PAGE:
Malaysia is a high-middle-income country, with residents boasting a growing level of disposable income. With money to spend, the question that naturally comes to mind is how to make the most of it. One way to build and preserve wealth is through the stock market.
In this article, we’ll delve into ways for Malaysians to pick stocks, how to buy shares on the international markets, gain exposure to the national stock market, tips for choosing a stock broker to buy shares, opportunities for foreigners to gain exposure to Malaysian shares, and more!
Choose a stock to buy
Since there are tens of thousands of public companies around the world, there is no silver bullet when it comes to choosing a stock to purchase. That said, generally, companies are divided in two ways:
- Value stocks: these companies are usually attractively priced in terms of price-to-earnings or other ratios but face slower growth going forward;
- Growth stocks: these companies offer a high long-term growth rate but are more expensive from a valuation perspective in the near term.
You can favour one type or diversify across both value and growth, with value companies in your portfolio to meet medium-term goals. In contrast, growth companies should be able to help you achieve your long-term aspirations!
Resources you can use are:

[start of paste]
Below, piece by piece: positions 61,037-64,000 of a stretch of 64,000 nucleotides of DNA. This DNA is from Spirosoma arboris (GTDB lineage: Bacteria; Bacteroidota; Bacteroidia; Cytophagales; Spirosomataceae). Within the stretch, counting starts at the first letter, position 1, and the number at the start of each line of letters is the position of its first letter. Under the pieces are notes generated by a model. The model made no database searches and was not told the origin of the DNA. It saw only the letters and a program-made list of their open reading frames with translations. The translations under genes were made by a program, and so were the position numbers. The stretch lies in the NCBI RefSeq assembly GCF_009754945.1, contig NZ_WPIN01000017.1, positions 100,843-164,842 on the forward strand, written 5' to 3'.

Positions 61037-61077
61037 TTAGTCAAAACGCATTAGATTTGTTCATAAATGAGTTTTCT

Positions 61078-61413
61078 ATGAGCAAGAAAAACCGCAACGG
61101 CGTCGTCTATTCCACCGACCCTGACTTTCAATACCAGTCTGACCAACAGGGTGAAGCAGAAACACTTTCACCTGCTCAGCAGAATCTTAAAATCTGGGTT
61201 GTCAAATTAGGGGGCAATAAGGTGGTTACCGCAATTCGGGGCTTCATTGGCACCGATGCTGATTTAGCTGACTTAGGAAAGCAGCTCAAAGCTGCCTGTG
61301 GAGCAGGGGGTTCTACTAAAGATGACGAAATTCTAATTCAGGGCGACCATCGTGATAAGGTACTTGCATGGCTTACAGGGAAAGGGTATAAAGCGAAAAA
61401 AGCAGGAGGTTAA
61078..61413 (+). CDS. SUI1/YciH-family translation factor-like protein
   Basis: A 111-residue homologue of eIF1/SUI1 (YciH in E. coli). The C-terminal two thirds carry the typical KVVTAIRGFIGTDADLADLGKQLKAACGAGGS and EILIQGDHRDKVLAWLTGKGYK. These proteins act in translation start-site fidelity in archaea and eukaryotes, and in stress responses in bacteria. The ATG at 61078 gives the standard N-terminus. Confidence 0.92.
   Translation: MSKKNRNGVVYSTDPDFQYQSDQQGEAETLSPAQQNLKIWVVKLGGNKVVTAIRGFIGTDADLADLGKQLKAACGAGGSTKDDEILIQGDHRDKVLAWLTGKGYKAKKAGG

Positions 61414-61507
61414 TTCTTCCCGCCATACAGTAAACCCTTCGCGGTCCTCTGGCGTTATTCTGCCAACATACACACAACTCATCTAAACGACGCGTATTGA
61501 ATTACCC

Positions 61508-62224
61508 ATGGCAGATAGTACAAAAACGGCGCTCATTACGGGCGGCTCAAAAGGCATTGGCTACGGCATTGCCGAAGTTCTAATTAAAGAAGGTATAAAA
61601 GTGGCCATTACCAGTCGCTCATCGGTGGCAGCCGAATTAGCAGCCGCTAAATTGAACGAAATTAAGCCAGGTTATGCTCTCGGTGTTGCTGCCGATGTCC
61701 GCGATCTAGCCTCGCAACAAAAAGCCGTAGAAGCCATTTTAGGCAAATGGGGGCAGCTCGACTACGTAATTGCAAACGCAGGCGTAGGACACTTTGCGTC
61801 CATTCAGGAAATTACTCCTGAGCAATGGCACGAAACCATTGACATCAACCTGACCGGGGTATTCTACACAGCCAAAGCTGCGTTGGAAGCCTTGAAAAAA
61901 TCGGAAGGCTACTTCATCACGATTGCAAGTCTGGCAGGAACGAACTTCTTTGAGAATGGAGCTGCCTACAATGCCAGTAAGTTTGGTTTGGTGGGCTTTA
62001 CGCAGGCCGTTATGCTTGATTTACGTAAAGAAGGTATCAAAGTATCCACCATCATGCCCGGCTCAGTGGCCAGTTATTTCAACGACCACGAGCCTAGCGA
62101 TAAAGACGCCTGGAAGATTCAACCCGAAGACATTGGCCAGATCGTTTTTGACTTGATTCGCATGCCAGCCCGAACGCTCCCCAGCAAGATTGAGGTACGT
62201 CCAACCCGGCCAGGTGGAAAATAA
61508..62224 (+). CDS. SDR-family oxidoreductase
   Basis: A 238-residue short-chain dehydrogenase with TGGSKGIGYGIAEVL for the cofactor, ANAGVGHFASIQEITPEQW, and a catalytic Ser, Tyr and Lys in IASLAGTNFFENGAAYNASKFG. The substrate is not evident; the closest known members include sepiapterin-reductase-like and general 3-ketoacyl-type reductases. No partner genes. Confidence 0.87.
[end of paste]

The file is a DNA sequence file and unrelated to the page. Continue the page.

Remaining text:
- Stock screeners such as Finviz
- Company reports, filings and presentations
- Macroeconomic and industry publications
In any case, make sure to consider several companies, evaluate their performance relative to competitors, and try to pick the most attractively priced business!
How to buy shares on the international markets (Step-by-step guide)
1. Choose a good stock broker
Once you have chosen the stock you want to invest in, you need to find a broker where you can make the purchase. Make sure the broker you pick works with residents of Malaysia. Below we highlight 2 solid choices available to Malaysians:
|Broker||Stock commission, US||Minimum Deposit||Regulators|
|Interactive Brokers||USD 0.005 per share with a minimum of USD 1.00||€/$/£0||FINRA, SIPC, SEC, CFTC, IIROC, FCA, CBI, AFSL, SFC, SEBI, MAS, MNB|
|Saxo Bank||USD 0.02 per share with a minimum of USD 10.00||$0 to $10,000 (varies between countries)||ASIC, FSA, FCA, SFC, MAS, FINMA, DFSA|
|Tiger Brokers||Commission fee: 1 USD per order. Platform fee: 1 USD per order. Other fees apply.||S$1||MAS|
2. Open and fund your account
Once you have weighed the pros and cons of each broker, you are all set to open an account. The process usually takes a few days as the broker verifies your identity. After the process is finalised, you must deposit money into your account.
3. Place a “Buy Order”
If you have found an online broker that suits your needs, managed to open an investment account, and made the initial deposit, you are all set to buy your stock. All you have to do is find the share within your chosen broker and place a buy order. For this example, we will use Interactive Brokers Trader WorkStation (TWS).
1 – Search for the chosen stock (we will use Apple, ticker “AAPL”):
2 – Click “Buy”:
3 – Choose the order details. Now, it’s time to fill all boxes highlighted below:
- QTY: Short for quantity. Here you define the number of shares you want to purchase;